NEW YORK: Americans on Sunday marked the 21st anniversary of the 9/11 attacks, with President Joe Biden visiting the Pentagon and New Yorkers honoring the nearly 3,000 people killed when hijacked planes destroyed the Twin Towers. Relatives of victims, police officers, firefighters and city leaders gathered at the National September 11 Memorial in Lower Manhattan, where the names of those who died were read aloud — as they have been every year since the deadliest single attack on US soil. They rang bells and held moments of silence at 8:46 am and 9:03 am (12:46 and 13:03 GMT), the precise times the passenger jets struck the World Trade Center’s North and South Towers.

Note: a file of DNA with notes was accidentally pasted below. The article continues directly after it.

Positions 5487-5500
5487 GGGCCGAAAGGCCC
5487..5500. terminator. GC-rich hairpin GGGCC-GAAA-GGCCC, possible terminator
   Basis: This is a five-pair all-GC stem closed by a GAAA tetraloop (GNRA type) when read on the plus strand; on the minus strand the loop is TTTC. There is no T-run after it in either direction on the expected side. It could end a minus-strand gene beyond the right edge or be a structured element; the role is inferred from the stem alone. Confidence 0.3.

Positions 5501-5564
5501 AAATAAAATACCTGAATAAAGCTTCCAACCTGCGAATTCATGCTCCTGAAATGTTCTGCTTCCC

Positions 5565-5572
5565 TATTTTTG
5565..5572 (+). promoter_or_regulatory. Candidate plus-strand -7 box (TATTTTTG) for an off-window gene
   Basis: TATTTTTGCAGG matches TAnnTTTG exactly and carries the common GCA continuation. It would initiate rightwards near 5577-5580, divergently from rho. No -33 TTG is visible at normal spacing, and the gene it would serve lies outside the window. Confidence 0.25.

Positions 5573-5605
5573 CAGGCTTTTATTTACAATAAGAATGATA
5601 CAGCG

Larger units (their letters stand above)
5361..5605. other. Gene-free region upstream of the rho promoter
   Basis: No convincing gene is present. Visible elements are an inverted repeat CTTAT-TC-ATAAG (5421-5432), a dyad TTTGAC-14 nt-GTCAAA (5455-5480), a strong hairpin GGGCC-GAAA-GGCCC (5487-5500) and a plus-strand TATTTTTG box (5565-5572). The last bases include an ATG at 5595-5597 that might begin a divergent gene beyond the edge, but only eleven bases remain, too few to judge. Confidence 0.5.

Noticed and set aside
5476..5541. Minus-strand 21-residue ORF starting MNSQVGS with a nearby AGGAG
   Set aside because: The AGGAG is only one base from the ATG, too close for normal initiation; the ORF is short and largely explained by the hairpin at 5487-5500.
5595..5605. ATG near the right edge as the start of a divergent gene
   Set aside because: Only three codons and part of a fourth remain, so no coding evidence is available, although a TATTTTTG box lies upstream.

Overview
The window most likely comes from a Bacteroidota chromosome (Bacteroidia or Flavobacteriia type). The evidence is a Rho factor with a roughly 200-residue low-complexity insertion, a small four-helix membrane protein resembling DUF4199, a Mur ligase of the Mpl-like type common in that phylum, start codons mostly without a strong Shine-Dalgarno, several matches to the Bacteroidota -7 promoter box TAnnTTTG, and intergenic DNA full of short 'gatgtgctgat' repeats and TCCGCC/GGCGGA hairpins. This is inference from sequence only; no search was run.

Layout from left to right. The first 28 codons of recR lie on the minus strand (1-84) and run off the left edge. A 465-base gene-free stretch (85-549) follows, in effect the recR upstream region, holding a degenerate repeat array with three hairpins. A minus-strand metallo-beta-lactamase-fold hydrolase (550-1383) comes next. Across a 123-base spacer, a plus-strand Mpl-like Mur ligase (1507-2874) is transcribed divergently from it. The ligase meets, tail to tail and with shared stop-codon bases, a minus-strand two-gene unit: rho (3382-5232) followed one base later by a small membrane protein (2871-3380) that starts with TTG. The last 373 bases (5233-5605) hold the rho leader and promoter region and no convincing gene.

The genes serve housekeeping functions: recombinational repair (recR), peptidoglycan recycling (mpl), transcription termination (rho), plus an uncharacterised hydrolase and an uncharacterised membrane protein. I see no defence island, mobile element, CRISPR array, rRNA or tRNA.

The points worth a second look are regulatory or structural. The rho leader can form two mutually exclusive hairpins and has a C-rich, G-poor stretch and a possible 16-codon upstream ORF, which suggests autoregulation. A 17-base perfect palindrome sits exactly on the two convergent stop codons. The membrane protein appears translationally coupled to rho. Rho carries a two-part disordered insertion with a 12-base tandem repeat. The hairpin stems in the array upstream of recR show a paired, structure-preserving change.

Messages of sympathy and support came from outside the country, including from NATO Secretary General Jens Stoltenberg and Ukrainian President Volodymyr Zelensky, who called September 11 “one of the most tragic days” for the US and the world. “Facing missile attacks daily, Ukraine knows well what terrorism is and sincerely sympathizes with the American people,” Zelensky tweeted, referring to the Russian invasion of his country that has left thousands dead. New York was illuminated late Saturday by a “Tribute in Light” that showed two blue beams projecting into the night sky symbolizing the Twin Towers.